The Community Housing Renewal Strategy describes how the Ontario government will work with community partners to stabilize and develop the community housing sector. It is proven that when people have the housing they need, they have better health, education and employment outcomes.
When housing is affordable and close to public transportation, schools, workplaces and amenities, individuals have the opportunity to manage their lives and raise their families. Community housing provides housing for people in low-income jobs, the elderly, people on social assistance, people with developmental disabilities, mental health and addiction issues, and people who have experienced l homelessness, domestic violence or human trafficking. Community housing provides homes for more than 250,000 families and individuals across Ontario.
In order to increase the housing supply on the market, the Ontario government is developing a detailed housing supply action plan to create more affordable and good quality places to live. In an online consultation, more than half of submissions from the general public said their main criteria when finding accommodation was affordability, followed by public transportation, schools and nearby services. . By making the most of infrastructure investments and encouraging greater density around major transit stations, the plan will make it easier to build the right types of housing in the right places and help Ontarians find homes that meet their needs. their needs and their budget.
The success of the National Housing Strategy also requires working with municipalities to empower communities to create strategic plans and locally informed approaches to curb and reduce homelessness while creating new housing opportunities for vulnerable residents. The Comprehensive Housing Strategy, launched in 2014, serves as the region’s 10-year housing and homelessness plan that works to encourage and protect affordable housing in Halton. In 2019, the Regional Council approved the Global Housing Strategy Update 2014-2024 – Five-Year Review, which provides updated actions and targets for the CHS. These include creating a range and mix of new housing across the housing continuum to meet the needs of the Halton community; protect existing rental units so that they continue to be available to residents; and providing coordinated services to Halton residents who need assistance in obtaining or maintaining housing.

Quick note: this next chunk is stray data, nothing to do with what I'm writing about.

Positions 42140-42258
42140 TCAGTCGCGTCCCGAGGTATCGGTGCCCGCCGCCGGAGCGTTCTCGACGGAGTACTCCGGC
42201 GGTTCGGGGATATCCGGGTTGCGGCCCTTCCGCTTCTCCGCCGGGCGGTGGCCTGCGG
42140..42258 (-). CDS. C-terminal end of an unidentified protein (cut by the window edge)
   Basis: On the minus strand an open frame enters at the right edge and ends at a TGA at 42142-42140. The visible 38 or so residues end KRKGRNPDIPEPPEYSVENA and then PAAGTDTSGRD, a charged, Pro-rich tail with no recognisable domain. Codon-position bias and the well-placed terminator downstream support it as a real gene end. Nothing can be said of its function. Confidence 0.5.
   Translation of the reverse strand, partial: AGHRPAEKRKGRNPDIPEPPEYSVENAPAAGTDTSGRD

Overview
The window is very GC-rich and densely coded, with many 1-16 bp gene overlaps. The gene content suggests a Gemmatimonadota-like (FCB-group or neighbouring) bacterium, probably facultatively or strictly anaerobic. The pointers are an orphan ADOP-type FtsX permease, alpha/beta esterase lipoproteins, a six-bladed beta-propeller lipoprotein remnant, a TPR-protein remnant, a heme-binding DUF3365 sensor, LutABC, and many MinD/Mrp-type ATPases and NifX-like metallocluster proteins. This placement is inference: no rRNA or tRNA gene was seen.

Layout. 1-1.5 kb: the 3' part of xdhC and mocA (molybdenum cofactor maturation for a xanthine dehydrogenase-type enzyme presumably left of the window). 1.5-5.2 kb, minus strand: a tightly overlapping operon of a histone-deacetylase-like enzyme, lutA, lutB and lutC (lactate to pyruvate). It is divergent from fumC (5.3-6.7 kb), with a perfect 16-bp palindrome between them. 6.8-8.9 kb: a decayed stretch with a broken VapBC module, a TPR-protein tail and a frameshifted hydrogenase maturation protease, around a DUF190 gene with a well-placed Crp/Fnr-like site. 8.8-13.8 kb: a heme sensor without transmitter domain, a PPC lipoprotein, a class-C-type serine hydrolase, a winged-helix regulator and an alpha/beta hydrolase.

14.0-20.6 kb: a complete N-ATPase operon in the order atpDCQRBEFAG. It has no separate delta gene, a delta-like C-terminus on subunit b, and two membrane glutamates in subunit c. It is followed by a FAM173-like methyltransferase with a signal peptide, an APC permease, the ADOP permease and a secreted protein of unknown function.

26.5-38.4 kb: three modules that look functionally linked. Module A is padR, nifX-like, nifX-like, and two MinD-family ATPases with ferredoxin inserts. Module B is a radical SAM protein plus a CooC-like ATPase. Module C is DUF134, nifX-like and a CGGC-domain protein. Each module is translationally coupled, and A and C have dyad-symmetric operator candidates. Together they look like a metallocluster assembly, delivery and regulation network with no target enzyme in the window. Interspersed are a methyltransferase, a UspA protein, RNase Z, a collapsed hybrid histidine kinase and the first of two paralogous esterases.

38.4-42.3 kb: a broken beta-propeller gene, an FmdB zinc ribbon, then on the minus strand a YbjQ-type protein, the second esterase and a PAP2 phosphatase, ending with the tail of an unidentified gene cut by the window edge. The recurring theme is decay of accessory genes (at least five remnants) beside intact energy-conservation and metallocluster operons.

The Housing Condition Report is prepared annually to provide a review of housing supply and demand and is used to inform the overall housing strategy.
Halton’s vision includes advancing the provision of the right mix and variety of housing to meet different physical, social and economic needs. The report also assesses the region’s success in meeting the Regional Official Plan housing targets which call for at least 50% of new housing units produced annually in Halton to be townhouses or multi-storey buildings, and at least 30% of new housing units housing units produced to be affordable or assisted housing.
Halton’s Housing Model collects various information including household income, household expenses, housing costs and average rents in the area from a variety of data sources including Canada Mortgage and Housing Corporation (CMHC), Statistics Canada and the Municipal Property Assessment Corporation (MPAC).